As President Nicolas Sarkozy knows, it takes a year or two for currency effects to feed through and the victims draw political sympathy. Hence his daily broadsides against the European Central Bank: liquidity spigot for "speculators" but foe of working people.
Germany is in another world. Its August trade surplus was $19.8bn and, a paragon of fiscal virtue once again, it is becoming bossy. Finance minister Peer Steinbrück unwisely makes cisalpine enemies as if it were sport.
Whatever the theory of EMU, everybody knows that the German people gave up the Deutsche Mark and the revered Bundesbank under an implicit contract that their country would never face inflation.
That German voters were never asked whether they wished to fold their prize into a peseta-lira porridge makes the issue even more neuralgic. Yet inflation is what Germany now faces. It reached 2.7pc in September, hitting milk, butter, bread and fuel.
Bundesbank chief Axel Weber is breathing fire. "By the end of the year, inflation in Germany could increase to 3pc. As a central bank we are really concerned," he said.
"Monetary policy can't lose sight of its primary mandate – even if that means no longer supporting a robust economy."
The teutonic bloc of Austria, the Netherlands and Finland is behind him, alarmed by M3 money supply growth racing ahead at 11.3pc.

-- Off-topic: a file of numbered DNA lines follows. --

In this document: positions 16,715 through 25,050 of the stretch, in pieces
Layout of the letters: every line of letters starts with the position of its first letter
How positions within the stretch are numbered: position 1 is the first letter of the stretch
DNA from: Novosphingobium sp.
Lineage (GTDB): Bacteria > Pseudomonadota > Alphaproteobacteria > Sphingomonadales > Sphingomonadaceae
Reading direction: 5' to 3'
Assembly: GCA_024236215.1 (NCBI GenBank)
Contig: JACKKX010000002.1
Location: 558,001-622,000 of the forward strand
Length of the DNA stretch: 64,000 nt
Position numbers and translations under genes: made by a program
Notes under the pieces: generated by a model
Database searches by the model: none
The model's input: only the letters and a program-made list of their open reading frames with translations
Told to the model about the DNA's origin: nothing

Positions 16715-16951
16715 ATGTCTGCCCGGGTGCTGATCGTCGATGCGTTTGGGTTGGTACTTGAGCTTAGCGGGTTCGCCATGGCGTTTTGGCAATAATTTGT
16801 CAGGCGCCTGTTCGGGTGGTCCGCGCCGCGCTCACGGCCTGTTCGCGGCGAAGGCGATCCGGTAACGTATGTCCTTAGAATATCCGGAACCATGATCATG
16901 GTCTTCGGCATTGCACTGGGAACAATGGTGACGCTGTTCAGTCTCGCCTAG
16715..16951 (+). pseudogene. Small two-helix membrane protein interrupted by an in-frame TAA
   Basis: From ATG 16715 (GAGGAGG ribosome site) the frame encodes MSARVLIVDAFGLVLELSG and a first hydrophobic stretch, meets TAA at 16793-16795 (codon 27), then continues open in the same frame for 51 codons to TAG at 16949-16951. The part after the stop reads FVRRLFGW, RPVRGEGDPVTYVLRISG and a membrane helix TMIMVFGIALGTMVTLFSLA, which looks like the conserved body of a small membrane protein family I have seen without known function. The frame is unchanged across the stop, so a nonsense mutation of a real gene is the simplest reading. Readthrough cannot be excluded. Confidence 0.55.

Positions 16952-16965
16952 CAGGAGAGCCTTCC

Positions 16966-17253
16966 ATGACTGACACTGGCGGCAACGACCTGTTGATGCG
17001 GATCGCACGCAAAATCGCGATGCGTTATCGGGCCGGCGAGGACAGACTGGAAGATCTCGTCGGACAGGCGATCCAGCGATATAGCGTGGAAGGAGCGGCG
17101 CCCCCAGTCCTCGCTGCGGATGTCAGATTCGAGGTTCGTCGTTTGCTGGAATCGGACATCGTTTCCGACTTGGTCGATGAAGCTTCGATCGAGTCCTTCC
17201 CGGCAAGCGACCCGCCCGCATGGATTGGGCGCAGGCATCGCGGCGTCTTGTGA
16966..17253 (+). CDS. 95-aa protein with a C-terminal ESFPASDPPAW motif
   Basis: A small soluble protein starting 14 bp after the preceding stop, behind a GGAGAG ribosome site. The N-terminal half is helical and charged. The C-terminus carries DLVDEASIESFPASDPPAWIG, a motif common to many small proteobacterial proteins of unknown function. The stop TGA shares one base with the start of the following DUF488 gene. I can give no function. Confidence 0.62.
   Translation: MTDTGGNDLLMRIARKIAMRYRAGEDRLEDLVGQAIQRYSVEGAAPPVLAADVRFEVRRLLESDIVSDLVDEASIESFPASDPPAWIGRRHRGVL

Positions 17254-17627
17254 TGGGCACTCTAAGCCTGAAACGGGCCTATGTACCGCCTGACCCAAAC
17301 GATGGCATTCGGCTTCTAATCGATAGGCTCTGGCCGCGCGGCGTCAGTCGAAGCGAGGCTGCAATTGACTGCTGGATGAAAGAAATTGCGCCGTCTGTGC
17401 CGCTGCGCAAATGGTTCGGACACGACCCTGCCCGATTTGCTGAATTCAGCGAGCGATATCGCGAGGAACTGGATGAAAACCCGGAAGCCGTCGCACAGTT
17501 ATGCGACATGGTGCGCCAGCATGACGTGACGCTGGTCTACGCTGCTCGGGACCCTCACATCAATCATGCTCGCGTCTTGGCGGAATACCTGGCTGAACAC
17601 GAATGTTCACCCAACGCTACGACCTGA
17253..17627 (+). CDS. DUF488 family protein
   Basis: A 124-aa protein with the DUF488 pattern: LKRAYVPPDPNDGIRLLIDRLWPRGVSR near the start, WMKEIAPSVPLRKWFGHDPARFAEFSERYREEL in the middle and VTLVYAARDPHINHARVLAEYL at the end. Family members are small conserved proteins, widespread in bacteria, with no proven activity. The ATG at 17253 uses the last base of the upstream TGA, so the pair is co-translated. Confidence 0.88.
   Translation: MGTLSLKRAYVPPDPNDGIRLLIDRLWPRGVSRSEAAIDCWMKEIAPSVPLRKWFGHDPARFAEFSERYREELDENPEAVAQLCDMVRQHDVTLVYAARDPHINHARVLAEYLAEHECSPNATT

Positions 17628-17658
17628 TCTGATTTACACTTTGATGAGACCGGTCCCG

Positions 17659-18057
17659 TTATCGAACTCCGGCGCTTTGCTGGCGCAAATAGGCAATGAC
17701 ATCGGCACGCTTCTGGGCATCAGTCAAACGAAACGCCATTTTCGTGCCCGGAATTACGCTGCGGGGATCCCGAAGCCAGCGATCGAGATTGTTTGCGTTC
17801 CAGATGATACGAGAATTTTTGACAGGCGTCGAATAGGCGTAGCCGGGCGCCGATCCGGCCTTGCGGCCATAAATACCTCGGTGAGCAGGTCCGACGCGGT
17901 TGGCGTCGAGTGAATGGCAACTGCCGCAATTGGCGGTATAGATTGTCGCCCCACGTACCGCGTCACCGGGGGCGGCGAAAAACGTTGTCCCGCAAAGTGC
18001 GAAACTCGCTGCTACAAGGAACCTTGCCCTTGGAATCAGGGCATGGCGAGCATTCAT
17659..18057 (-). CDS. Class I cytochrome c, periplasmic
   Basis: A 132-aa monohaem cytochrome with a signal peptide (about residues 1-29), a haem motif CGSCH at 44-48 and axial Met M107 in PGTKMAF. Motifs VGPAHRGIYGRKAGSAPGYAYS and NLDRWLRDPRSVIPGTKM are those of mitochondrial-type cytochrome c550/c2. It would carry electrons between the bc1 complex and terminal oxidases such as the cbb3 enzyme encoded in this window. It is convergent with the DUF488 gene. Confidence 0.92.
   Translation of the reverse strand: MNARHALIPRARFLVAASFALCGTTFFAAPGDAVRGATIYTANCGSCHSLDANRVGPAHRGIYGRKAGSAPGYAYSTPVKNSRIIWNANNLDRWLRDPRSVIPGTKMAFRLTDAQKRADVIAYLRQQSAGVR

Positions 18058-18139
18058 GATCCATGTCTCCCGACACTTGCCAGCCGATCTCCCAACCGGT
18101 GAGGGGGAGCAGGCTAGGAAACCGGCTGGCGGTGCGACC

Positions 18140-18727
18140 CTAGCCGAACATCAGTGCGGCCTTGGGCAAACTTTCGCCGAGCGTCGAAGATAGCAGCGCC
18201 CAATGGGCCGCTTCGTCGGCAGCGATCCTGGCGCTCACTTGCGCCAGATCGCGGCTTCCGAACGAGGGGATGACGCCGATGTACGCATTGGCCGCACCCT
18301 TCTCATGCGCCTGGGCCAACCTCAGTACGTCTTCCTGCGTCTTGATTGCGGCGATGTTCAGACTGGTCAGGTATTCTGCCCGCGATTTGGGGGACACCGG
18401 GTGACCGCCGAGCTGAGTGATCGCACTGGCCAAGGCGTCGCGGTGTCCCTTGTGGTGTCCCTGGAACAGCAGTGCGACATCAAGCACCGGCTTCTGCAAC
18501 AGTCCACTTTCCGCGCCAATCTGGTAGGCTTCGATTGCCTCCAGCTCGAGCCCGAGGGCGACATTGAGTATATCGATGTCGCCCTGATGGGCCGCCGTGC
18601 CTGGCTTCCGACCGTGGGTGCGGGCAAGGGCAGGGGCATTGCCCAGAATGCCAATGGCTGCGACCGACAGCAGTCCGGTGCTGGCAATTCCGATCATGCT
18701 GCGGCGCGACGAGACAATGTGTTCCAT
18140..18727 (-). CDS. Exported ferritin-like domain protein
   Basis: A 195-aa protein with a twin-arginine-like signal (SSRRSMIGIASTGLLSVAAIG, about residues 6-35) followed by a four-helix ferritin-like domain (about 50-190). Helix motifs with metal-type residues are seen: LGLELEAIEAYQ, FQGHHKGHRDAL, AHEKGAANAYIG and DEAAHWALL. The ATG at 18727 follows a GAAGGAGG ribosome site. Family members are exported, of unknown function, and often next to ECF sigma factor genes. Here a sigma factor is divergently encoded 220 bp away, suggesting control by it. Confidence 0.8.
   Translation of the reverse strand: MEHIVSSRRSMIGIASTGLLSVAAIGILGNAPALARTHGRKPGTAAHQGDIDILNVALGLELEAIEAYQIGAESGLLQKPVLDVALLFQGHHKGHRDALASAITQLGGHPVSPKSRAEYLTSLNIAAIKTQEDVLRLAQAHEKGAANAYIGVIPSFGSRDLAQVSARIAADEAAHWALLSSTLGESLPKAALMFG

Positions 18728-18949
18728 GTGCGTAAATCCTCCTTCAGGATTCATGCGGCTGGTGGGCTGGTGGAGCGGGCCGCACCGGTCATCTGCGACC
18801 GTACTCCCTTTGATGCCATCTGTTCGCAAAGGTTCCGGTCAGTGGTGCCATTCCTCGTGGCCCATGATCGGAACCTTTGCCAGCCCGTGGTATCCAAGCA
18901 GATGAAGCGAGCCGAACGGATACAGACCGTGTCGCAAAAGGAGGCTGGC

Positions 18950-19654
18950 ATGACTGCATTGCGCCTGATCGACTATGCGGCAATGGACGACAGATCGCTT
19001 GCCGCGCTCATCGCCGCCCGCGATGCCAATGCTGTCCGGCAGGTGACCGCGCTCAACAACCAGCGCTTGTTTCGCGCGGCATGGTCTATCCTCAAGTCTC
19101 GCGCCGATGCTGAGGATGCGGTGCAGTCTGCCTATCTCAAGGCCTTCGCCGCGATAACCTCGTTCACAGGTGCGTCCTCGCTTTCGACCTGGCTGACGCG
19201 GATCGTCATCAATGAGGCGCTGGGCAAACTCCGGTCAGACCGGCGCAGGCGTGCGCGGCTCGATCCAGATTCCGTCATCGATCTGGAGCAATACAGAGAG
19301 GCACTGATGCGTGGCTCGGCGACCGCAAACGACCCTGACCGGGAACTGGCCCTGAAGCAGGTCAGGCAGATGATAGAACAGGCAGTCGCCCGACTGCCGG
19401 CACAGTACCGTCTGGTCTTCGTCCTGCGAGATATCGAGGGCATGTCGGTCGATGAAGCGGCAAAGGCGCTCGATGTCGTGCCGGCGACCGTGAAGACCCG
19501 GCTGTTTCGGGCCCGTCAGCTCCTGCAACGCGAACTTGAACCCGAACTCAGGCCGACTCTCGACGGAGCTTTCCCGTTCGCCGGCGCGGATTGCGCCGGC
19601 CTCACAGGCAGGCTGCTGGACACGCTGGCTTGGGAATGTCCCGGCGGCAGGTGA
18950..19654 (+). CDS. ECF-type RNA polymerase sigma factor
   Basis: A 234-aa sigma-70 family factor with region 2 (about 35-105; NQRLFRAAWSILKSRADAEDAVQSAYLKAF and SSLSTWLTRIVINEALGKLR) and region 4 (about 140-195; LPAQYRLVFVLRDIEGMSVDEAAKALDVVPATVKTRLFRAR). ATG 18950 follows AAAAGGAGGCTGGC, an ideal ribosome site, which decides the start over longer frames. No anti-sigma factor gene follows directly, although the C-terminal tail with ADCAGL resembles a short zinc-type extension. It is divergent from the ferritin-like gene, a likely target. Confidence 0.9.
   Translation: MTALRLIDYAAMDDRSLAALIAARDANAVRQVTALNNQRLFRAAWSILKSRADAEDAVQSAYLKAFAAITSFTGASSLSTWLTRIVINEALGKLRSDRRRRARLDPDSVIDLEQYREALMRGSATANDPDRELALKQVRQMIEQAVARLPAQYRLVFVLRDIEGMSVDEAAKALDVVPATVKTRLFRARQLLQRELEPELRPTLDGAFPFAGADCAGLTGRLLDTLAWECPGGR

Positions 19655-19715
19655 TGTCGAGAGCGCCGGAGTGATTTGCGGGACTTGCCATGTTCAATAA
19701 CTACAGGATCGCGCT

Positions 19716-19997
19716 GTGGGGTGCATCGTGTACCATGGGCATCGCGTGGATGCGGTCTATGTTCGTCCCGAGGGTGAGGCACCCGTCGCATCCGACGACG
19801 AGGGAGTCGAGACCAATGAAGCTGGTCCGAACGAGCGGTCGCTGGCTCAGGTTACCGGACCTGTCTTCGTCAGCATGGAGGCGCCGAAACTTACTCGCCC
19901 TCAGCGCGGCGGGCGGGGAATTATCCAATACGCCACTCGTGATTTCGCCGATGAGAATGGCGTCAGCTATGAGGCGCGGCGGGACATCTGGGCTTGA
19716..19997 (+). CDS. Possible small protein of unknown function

But while the North is inflating, the South is wilting and Ireland faces crucifixion. The celtic boom is over. The Irish economy contracted by 1.4pc in the second quarter. House prices have fallen for six months in a row. A satellite of the dollar zone, it is painfully leveraged to the US property slump.
For now, Spain's inflation is the same as Germany at 2.7pc, but that is an illusory convergence. Property prices fell 4.1pc in Seville in the third quarter, 0.9pc in Madrid and 0.5pc in Barcelona on official data. The Iberian bubble is bursting, whatever sunshine vendors in Britain continue to claim.
Over 98pc of Spanish mortgages are priced off Euribor, up 60 basis points since the credit crunch. "All is beginning to go catastrophically wrong for the Spanish economy," said Bernard Connolly, global strategist for Banque AIG.

For a remortgage in Spain - to interest only perhaps - go to

Spain is left floundering with a current account deficit of $125bn (9pc of GDP). Greece is worse (10.5pc).
But this is not a national morality tale. The Spanish and the Greek peoples are victims – even if they don't yet know it. Never forget that Frankfurt kept rates at 2pc until December 2005, turning a blind eye to frothy M3 when it suited Germany. By doing so, it consigned the South to even bigger boom-busts.
Once the EMU's enthusiasts are thrown out of power in Spain and Italy this winter, Mr Sarkozy will have enough allies to force a change in ECB policy – as he is entitled to do by invoking Maastricht article 104. The bank's sacred independence is a Wagnerian myth.